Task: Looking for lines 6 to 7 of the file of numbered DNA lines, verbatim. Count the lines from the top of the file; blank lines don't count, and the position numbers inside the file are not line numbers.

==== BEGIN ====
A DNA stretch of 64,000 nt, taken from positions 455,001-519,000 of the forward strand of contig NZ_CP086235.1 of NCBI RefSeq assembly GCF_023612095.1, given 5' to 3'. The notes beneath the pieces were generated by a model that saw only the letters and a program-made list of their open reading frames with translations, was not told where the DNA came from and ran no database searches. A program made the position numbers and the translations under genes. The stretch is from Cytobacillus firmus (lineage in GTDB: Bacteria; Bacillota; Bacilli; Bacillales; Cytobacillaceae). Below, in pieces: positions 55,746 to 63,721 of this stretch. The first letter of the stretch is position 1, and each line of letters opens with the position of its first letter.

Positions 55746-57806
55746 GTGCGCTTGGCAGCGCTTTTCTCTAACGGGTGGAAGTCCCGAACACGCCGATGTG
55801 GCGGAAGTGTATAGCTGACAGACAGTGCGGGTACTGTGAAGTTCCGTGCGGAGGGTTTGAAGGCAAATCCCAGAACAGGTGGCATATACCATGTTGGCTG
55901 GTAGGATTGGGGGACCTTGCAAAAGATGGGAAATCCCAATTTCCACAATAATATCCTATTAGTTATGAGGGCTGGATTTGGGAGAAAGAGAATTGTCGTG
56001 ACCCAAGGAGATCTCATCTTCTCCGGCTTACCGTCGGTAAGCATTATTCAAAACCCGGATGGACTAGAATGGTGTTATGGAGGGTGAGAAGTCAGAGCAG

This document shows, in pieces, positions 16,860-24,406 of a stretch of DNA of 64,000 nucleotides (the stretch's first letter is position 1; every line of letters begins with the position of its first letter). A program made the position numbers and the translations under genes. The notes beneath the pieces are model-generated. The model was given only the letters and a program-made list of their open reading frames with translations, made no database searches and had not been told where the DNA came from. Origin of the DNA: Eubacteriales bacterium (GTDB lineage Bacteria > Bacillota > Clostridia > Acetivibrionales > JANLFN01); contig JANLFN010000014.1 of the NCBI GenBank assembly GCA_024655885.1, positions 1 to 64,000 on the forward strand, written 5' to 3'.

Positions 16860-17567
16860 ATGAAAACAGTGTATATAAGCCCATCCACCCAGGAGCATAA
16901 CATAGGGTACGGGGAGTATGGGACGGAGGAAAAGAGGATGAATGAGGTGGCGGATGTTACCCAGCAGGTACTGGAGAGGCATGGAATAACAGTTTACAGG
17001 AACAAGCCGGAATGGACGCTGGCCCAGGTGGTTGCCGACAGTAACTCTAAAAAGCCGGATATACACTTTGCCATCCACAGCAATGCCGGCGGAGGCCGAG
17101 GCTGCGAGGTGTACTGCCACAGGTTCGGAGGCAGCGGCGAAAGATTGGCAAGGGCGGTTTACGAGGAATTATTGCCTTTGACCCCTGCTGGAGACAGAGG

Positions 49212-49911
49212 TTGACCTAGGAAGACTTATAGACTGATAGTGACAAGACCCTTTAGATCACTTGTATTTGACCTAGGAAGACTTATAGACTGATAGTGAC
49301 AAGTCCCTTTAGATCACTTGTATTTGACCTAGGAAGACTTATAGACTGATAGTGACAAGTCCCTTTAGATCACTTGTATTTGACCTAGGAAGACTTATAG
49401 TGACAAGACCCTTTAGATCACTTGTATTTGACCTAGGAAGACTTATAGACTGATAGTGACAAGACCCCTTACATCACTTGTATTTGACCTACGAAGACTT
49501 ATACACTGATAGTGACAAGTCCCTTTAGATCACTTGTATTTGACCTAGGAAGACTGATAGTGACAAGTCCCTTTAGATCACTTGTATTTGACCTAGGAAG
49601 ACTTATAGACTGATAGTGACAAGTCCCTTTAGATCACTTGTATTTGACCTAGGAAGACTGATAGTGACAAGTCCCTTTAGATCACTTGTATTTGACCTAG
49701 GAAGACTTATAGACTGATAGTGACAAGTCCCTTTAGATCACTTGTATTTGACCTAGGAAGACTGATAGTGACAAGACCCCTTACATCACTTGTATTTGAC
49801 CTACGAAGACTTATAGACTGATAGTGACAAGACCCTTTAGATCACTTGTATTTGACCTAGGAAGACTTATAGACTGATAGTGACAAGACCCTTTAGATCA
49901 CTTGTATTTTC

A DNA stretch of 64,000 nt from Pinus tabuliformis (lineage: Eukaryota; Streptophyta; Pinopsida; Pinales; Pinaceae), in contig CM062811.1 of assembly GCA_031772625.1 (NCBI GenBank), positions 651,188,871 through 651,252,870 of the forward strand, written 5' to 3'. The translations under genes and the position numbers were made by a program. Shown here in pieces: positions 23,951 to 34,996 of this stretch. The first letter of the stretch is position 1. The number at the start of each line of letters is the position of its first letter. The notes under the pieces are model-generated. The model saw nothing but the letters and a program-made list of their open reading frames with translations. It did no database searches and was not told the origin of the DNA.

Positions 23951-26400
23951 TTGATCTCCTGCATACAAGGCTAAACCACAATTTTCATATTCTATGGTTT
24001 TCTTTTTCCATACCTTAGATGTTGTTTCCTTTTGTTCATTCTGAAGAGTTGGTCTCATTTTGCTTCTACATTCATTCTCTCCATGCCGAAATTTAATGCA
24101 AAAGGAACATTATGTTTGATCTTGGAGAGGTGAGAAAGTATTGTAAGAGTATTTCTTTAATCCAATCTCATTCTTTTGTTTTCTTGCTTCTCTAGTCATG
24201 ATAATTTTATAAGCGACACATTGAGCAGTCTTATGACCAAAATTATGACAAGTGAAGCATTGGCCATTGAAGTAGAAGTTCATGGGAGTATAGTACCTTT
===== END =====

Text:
56001 ACCCAAGGAGATCTCATCTTCTCCGGCTTACCGTCGGTAAGCATTATTCAAAACCCGGATGGACTAGAATGGTGTTATGGAGGGTGAGAAGTCAGAGCAG

This document shows, in pieces, positions 16,860-24,406 of a stretch of DNA of 64,000 nucleotides (the stretch's first letter is position 1; every line of letters begins with the position of its first letter). A program made the position numbers and the translations under genes. The notes beneath the pieces are model-generated. The model was given only the letters and a program-made list of their open reading frames with translations, made no database searches and had not been told where the DNA came from. Origin of the DNA: Eubacteriales bacterium (GTDB lineage Bacteria > Bacillota > Clostridia > Acetivibrionales > JANLFN01); contig JANLFN010000014.1 of the NCBI GenBank assembly GCA_024655885.1, positions 1 to 64,000 on the forward strand, written 5' to 3'.